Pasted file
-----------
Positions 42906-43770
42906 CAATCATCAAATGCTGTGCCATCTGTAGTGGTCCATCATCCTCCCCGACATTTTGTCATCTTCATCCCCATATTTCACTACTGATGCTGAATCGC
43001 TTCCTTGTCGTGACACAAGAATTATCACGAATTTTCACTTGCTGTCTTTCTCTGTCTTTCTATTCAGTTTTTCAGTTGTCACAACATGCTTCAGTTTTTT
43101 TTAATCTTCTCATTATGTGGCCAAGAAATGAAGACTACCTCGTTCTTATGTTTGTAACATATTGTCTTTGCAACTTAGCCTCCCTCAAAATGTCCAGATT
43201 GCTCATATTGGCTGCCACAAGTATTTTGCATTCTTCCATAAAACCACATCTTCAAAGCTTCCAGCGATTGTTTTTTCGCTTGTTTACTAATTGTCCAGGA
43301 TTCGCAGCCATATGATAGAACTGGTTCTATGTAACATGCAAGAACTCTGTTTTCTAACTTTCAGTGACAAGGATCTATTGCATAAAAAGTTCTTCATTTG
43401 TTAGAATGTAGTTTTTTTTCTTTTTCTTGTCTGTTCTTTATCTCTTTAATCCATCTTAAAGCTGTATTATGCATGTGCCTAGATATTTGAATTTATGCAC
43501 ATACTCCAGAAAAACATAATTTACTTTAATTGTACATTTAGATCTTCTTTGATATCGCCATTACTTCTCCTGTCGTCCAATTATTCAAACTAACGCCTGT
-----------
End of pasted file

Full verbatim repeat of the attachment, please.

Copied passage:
Positions 42906-43770
42906 CAATCATCAAATGCTGTGCCATCTGTAGTGGTCCATCATCCTCCCCGACATTTTGTCATCTTCATCCCCATATTTCACTACTGATGCTGAATCGC
43001 TTCCTTGTCGTGACACAAGAATTATCACGAATTTTCACTTGCTGTCTTTCTCTGTCTTTCTATTCAGTTTTTCAGTTGTCACAACATGCTTCAGTTTTTT
43101 TTAATCTTCTCATTATGTGGCCAAGAAATGAAGACTACCTCGTTCTTATGTTTGTAACATATTGTCTTTGCAACTTAGCCTCCCTCAAAATGTCCAGATT
43201 GCTCATATTGGCTGCCACAAGTATTTTGCATTCTTCCATAAAACCACATCTTCAAAGCTTCCAGCGATTGTTTTTTCGCTTGTTTACTAATTGTCCAGGA
43301 TTCGCAGCCATATGATAGAACTGGTTCTATGTAACATGCAAGAACTCTGTTTTCTAACTTTCAGTGACAAGGATCTATTGCATAAAAAGTTCTTCATTTG
43401 TTAGAATGTAGTTTTTTTTCTTTTTCTTGTCTGTTCTTTATCTCTTTAATCCATCTTAAAGCTGTATTATGCATGTGCCTAGATATTTGAATTTATGCAC
43501 ATACTCCAGAAAAACATAATTTACTTTAATTGTACATTTAGATCTTCTTTGATATCGCCATTACTTCTCCTGTCGTCCAATTATTCAAACTAACGCCTGT